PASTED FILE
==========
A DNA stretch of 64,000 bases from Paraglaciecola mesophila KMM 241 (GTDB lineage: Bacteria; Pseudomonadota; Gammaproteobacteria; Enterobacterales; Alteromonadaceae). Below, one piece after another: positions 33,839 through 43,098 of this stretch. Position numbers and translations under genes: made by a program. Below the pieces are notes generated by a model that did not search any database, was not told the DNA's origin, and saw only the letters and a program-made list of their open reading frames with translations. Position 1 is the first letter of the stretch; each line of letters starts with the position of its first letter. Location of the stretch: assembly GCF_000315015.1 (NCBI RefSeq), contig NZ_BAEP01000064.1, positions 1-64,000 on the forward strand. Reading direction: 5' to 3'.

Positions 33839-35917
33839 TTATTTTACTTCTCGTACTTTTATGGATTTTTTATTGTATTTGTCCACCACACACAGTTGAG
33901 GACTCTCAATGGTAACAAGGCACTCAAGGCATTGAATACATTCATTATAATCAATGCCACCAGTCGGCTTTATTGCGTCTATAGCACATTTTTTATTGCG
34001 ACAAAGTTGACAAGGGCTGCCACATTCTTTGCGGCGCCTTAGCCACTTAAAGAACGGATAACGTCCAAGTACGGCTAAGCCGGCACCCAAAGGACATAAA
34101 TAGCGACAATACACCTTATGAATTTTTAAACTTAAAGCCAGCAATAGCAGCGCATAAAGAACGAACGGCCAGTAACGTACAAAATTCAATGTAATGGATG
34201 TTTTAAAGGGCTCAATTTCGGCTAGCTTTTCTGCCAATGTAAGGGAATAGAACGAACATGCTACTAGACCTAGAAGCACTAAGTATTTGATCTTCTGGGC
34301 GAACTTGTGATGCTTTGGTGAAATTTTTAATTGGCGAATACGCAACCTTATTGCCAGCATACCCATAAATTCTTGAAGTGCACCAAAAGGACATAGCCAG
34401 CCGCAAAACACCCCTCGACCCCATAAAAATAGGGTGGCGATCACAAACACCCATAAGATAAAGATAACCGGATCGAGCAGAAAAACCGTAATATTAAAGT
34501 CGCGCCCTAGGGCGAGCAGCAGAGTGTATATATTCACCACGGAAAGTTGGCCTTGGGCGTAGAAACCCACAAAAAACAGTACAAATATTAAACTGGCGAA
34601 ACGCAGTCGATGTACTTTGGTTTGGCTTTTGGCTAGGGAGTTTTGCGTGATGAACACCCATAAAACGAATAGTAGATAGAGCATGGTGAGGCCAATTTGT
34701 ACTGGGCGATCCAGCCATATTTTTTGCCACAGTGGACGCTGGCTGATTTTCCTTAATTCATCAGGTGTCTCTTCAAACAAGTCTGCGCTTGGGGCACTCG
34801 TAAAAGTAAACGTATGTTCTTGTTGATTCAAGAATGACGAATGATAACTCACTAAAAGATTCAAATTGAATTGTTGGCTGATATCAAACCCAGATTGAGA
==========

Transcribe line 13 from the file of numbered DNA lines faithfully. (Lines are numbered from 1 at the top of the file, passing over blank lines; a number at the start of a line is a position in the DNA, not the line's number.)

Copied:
34801 TAAAAGTAAACGTATGTTCTTGTTGATTCAAGAATGACGAATGATAACTCACTAAAAGATTCAAATTGAATTGTTGGCTGATATCAAACCCAGATTGAGA